But why ever not? What is there not to like about this building?zeeshanney said:i dont really like the design of this building...
This building will make a statement alright - an incredibly bold and daring architectural statement that will transform London's skyline, just as SwissRe did a couple of years ago. The incredibly futuristic design makes it look like something from the 23rd century! Combined with its height and prominent location, this building will really catch peoples' attention.zeeshanney said:i reckon something spectacular should be made to make a true statement
Have they?? Do they have a construction start date?? What exactly is preventing them going up?? I'm pretty sure I've been on threads that have explained it, but I lose track of how all the skyscraper proposals in London are progressingwjfox2002 said:They've already been approved.
Lack of tenants. Skyscrapers in London only go up if a major tenant signs up for renting the space. Broadgate Tower and Heron Tower are to be built speculatively, meaning that the developer has confidence a tenant can be found whilst construction is underway, although this can backfire as it did with One Canada Square in the early 1990s, losing the developer millions.Jack Rabbit Slim said:Have they?? Do they have a construction start date?? What exactly is preventing them going up??
RS has planning approval, NQ 1&2 haven't got planning approval yet as they haven't proved a number of issues the Mayor brought up but they will be resolved & HQ West is just a concept that hasn't been put into planning yet.NQ also has a potential delay as Crossrail ( a proposed new underground link will pass near the site & the site might be needed for site excavation etc)Jack Rabbit Slim said:then you've also got quite a few more towers at CW looking to get approval like Riverside South, North Quay tower 1, North Quay tower 2, Heron Quays West....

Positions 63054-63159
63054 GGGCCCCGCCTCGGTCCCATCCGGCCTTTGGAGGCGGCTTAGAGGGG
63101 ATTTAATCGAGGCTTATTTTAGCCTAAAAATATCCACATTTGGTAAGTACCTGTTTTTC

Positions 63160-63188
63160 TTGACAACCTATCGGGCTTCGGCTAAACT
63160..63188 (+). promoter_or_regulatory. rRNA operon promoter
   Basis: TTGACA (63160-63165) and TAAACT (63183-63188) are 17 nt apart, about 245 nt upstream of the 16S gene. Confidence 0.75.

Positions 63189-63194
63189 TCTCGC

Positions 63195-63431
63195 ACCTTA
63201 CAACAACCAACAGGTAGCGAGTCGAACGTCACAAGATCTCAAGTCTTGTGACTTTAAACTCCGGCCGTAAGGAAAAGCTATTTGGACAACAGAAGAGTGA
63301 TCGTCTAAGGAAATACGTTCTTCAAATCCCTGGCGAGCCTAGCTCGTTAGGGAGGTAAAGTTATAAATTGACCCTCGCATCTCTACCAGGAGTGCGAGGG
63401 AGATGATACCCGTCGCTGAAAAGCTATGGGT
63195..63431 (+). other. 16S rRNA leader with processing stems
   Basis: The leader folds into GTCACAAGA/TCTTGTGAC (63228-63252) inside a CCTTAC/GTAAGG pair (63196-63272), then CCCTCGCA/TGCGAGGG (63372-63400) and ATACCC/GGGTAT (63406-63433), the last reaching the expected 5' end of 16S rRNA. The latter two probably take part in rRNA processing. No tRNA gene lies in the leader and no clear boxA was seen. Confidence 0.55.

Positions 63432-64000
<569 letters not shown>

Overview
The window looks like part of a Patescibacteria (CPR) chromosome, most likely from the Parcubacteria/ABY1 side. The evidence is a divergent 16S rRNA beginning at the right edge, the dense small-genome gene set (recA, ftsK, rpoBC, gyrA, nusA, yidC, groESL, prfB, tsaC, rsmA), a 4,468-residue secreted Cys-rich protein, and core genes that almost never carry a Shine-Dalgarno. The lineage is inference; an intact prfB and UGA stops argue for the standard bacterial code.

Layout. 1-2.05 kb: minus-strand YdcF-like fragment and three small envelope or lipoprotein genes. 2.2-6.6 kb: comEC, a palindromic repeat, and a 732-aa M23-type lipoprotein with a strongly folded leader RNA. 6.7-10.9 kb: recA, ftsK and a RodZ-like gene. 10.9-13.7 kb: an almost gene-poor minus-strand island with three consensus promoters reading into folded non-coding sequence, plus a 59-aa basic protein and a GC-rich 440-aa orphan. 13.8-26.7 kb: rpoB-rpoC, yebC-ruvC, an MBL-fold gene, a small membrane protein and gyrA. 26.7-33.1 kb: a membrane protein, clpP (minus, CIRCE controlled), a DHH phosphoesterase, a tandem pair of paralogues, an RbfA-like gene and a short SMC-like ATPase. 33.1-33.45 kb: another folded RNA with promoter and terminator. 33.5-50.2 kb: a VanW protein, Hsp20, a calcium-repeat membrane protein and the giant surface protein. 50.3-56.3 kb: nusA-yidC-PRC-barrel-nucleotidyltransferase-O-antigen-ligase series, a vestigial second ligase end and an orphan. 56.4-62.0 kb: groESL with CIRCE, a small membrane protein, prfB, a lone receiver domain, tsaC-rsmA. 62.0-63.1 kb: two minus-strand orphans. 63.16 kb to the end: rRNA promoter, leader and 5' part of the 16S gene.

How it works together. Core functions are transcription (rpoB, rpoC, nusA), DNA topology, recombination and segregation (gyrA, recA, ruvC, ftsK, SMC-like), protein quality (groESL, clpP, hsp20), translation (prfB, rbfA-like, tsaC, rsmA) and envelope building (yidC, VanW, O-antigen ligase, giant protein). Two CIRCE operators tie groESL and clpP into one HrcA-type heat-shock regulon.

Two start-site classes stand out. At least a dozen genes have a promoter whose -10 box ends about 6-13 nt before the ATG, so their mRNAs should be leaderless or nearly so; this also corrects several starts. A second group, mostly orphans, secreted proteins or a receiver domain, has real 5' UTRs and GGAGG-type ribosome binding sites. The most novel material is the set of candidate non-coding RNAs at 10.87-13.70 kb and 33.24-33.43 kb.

Have they?? Do they have a construction start date?? What exactly is preventing them going up?? I'm pretty sure I've been on threads that have explained it, but I lose track of how all the skyscraper proposals in London are progressing
obviosuly i know. but just by looking at those collages up there, it's quite unconvincing to me that the building does respond well to its surrounding. the one from bishopsgate looks particularly crude in my opinion. maybe it's really designed for that reason you mentioned but how many people everyday will actually be looking at the building that way? it's gotta be really really powerful if that's the case.DarJoLe said:It's shape isn't simply the architect saying 'ooh we've done curvy not let's do a wedge' - it's that shape for a reason, to sweep back from St Paul's Cathedral on the view from Fleet Street, a protected view of the Cathedral. It reduces its bulk on the skyline from Waterloo Bridge by tapering back to the pinnacle yet produces a dramatic sight from ground level. The design works, and will be a fantastic pinnacle to the City of London's skyline until the Bishopsgate Tower appears.